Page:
Our house is only small as we have only managed to get onto the housing ladder and we will not be able to move for many years after. I only have two children as we are unable to afford anymore and we will potentially be unable to send them to university due to the extortionate prices.
Most people have robots to help in the home, to do the housework to free up the owners’ time. Most of the food available is genetically modified & so hardly any fresh natural food is sold, therefore putting most farms out of business. The NHS no longer exists so healthcare is very expensive, and I am worried about the cost for when I am older and need help.
There is a very visible gap between the rich and poor in society, with the rich in lavish houses and many homeless people in the streets. On our high streets, there are no longer independent shops, only large international brands, but even so most shopping is done online.
Virtual reality has become a large part out lives: being used in the workplace and in schools to teach children instead of textbooks. Less learning is needed though because no one needs to learn how to drive – I own a self-driving car like everyone else so it is easy to get around & travel far. However, it is more difficult to travel abroad as due to past political movements and referenda; we are unable to travel freely to other countries and must complete lots of forms and tests to be allowed entry. Friendships and connections will all be mainly technologically based – most people do not meet up face to face now as they can ‘hang out’ in virtual reality worlds.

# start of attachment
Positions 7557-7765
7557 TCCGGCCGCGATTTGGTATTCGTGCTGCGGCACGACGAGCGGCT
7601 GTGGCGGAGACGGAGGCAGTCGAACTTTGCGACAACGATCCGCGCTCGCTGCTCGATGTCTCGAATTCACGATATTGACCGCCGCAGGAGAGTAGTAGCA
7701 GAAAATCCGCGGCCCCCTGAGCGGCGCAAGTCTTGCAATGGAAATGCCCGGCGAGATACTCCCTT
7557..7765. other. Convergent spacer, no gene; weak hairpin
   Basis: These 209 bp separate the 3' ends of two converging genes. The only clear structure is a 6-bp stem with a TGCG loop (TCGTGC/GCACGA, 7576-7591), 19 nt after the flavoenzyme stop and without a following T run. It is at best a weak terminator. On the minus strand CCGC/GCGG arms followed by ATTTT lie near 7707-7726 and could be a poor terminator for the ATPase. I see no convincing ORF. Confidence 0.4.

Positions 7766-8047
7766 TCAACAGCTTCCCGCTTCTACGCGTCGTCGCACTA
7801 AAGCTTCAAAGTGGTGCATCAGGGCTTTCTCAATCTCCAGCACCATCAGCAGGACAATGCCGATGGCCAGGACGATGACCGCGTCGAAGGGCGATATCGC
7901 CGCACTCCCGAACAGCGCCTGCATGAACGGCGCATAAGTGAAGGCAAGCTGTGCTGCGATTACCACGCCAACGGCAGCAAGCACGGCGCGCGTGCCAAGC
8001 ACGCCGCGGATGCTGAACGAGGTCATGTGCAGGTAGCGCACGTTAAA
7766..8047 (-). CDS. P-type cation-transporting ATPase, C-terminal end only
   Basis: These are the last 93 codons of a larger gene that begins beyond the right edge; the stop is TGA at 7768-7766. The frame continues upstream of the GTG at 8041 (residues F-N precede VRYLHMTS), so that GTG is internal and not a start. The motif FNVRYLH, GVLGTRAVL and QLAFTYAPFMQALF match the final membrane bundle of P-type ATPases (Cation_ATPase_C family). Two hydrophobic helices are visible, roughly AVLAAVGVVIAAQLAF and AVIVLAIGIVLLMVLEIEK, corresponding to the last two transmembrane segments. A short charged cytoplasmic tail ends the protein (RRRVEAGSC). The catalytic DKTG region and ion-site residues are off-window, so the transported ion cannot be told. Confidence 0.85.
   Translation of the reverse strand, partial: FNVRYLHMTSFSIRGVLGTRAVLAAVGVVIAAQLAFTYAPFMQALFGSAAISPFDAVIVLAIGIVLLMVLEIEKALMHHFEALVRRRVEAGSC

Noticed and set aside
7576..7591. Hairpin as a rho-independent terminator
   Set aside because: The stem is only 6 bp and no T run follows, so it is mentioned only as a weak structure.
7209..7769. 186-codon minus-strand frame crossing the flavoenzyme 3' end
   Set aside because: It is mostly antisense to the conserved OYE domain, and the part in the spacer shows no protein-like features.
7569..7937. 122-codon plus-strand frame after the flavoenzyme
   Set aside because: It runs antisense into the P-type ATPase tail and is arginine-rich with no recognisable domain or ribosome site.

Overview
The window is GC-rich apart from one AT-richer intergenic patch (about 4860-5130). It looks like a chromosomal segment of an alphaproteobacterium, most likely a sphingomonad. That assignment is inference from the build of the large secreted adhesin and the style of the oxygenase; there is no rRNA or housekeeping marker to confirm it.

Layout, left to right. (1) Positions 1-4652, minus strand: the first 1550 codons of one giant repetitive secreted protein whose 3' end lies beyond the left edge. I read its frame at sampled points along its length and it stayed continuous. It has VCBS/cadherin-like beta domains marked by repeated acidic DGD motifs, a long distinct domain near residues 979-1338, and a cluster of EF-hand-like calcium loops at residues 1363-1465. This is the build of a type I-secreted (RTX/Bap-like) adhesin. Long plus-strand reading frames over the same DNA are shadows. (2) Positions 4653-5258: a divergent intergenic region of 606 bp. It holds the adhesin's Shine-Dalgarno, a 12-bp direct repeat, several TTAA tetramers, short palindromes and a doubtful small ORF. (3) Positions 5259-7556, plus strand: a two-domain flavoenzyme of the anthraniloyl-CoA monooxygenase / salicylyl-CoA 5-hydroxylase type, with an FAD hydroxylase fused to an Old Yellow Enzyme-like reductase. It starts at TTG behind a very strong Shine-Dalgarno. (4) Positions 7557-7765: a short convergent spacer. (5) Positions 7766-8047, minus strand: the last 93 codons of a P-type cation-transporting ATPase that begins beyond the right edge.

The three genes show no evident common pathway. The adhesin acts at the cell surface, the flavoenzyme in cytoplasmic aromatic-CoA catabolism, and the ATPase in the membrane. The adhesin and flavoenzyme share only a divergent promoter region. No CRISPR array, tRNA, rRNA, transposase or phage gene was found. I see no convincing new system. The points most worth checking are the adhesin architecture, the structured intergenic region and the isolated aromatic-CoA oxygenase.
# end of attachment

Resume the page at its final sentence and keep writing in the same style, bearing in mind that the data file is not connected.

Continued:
The population of Britain has reached 80 million and so now there are strict immigration rules barring most foreigners from settling here. This has led to increased tension and hostility in the country and therefore intense racism towards certain groups, even though in some big cities they are the majority.
Eleanor Burford, from Petersfield, Hampshire; studying BA History and French